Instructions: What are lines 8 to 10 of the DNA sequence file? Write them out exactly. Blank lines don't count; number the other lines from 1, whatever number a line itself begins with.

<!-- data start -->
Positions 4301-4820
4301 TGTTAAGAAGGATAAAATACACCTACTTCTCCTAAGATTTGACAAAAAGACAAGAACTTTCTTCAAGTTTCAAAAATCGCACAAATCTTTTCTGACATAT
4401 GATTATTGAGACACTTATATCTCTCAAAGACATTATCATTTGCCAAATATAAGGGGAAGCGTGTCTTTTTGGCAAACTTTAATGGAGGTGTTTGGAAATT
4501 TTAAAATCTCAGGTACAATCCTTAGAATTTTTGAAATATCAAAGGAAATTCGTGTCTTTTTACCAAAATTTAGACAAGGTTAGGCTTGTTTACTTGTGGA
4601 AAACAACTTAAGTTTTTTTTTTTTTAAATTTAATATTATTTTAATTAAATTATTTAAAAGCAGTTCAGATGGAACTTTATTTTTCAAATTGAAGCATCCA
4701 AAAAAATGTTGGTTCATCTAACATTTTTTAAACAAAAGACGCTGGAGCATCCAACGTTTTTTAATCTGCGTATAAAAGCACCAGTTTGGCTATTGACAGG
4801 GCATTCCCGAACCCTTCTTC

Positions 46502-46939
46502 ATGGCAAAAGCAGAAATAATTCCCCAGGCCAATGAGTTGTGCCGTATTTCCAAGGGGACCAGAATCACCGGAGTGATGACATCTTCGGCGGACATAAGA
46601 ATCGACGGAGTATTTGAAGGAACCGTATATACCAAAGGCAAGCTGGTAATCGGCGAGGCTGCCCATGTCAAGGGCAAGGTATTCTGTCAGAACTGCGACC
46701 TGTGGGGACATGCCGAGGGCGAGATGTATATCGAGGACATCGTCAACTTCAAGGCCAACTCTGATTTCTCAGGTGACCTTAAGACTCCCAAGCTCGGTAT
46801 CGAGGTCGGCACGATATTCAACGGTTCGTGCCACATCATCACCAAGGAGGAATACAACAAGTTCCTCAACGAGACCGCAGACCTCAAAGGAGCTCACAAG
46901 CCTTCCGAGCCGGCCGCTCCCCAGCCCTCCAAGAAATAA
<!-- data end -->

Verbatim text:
Positions 46502-46939
46502 ATGGCAAAAGCAGAAATAATTCCCCAGGCCAATGAGTTGTGCCGTATTTCCAAGGGGACCAGAATCACCGGAGTGATGACATCTTCGGCGGACATAAGA
46601 ATCGACGGAGTATTTGAAGGAACCGTATATACCAAAGGCAAGCTGGTAATCGGCGAGGCTGCCCATGTCAAGGGCAAGGTATTCTGTCAGAACTGCGACC